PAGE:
Area 1: Drummologie
By the example of the old rope, weave the new - Ewe proverb (shared by C.K. Ladzekpo)
As the science committed to the study of social institutions connected to the talking drums, drummologie views the study of drum texts (transmitted without change from generation to generation for hundreds of years) as reliable source documents to expand our knowledge on African societies of the oral tradition from the pre-colonial period. Much of the work in this field provides the foundation for a scientific treatment of drum language from which one can distinguish the drummophonie, that is to say, the translation of what is said on the drums, and drummographie, the text [in written form] of which the drum rhythm is the origin. This cultural concept of acoustic speech surrogacy is a prevalent epistemic paradigm that is fundamental to African cultural music and performance practices, regardless of the medium, whether this be a talking drum, whistle, flute or even guitar. This research area therefore seeks an understanding of speech surrogates, and necessitates a combination of elements from both linguistic and musicological methodologies. In addition, this approach to studying trans-African cultural systems as a grounding for education investigates the significance of African talking drums and drum languages from a theoretical perspective (in terms of music theory, communication theory, discourse theory, linguistics and information theory); as well as from a practical perspective (in terms of understanding at the most fundamental level their applications as communication systems, and investigating their affordances as paradigms for physical and cultural computing systems).
The aim is to formulate a complete theory of digital orality building on this drum-oral connection which provides the basis for how oral strategies used for gathering, storing, retrieving and communicating knowledge have been digitized, (as related to the fingers), on the drum.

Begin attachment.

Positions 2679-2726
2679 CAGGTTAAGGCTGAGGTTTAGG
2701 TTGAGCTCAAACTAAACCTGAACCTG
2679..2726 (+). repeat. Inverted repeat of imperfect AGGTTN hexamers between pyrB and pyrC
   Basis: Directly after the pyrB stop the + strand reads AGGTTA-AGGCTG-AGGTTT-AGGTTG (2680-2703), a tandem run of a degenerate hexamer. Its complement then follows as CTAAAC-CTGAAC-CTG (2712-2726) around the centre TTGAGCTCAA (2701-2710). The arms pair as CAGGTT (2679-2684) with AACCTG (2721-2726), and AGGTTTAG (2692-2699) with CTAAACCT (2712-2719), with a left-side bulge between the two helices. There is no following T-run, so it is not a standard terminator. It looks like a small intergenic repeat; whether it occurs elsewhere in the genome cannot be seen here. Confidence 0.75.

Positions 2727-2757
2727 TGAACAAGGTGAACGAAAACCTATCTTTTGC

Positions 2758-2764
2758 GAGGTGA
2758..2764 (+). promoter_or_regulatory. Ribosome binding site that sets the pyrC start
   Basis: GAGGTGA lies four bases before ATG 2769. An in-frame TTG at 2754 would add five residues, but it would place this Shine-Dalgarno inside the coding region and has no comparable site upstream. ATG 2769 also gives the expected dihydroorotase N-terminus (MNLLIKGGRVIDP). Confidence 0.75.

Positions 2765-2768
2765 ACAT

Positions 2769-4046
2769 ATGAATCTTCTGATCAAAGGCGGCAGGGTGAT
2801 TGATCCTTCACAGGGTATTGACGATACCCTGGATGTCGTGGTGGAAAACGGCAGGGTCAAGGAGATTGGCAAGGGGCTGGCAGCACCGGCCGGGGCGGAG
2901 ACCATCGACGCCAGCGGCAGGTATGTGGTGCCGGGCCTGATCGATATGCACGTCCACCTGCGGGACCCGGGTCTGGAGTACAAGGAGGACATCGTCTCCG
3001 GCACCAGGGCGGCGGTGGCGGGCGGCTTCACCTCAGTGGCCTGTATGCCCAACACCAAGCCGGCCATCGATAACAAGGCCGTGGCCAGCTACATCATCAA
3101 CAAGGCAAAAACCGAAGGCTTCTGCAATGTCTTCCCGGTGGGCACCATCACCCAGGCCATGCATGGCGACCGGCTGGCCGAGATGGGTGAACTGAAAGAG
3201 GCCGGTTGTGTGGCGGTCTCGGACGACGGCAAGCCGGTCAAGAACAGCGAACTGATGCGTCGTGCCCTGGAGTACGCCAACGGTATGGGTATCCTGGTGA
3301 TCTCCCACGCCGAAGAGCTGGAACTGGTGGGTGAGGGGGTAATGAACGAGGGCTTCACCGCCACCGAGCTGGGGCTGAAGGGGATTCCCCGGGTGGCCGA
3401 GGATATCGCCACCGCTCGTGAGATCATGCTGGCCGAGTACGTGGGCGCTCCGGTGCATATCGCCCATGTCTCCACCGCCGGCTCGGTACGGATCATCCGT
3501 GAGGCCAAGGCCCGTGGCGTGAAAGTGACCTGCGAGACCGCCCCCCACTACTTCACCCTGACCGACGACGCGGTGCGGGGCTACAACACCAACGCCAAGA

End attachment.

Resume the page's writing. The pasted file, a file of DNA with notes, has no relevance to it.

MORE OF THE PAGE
Traditional computer science and design has not considered the multimodal affordances of drum language, or other cultural modalities of rhythm perception and production as seed metaphors for the design of computing systems and environments.
Yet, in light of recent advances in HCI, AI and haptics, we must see the technical and expressive power of talking drums and computers as intertwined. This can lay the foundation for further creative, performative, pedagogical and technical practical applications across the curriculum.
Area 2: Culturally-Relevant Pedagogy
It takes a village to raise a child - African proverb
We believe that there is no default, universal or a priori cultural foundation to education. As such any “proposed claim of educational ‘objectivity’ to justify the testing of student’s acquisition of knowledge is grounded in the cultural assumptions and ideologies of the dominate culture and class” (Gaines, 2018). Insofar as little attention so far has been paid to how pedagogical strategies and cultural tools based on cultural systems of non–European or non-European-American ethnic groups can be used to transform the learning ecology and experience of historically Black and Brown children, and thereby positively affect their school achievement (Lee), we take an experimental and design-based approach, beginning with looking at how children learn in local social contexts, including cultural arts practices, like storytelling through singing/poetry, music and dance activities, with special attention given to how these might be digitally augmented, enhanced or mediated.
Area 3: Cultural Computing
Deep understanding of the wide range of trans-African cultural systems, practices and tools provide legitimate foundations for the computing education of Black children in the 21st century. Departing from conceptualizations like the STEM “pipeline” metaphor or ICT4D efforts (that purport to export modern scientific knowledge and technology to “developing” or “third-world”, i.e. technology-less or un-scientific communities or countries), practitioners in cultural computing operate from a position that acknowledges, respects and ethically investigates diverse cultural practices and tools as foundations for “technically rigorous and artistically effective computing practices” (Harrell, X) from an emic perspective. We believe that culturally-grounded technologies and learning environments that leverage diverse cultural practices (e.g. embodied ways with words/language, rhythm, movement and communication) can offer new opportunities for shifting the dominant paradigm in educational practice, and thereby open up new pathways of learning, not just for Black students, but for all students. As an example, in the context of early childhood, early literacy and STEM learning in a children's serious game can be informed by the principles of drum language communication and multimodal call-and-response interaction of African Diasporic verbal arts, drum and dance performance contexts.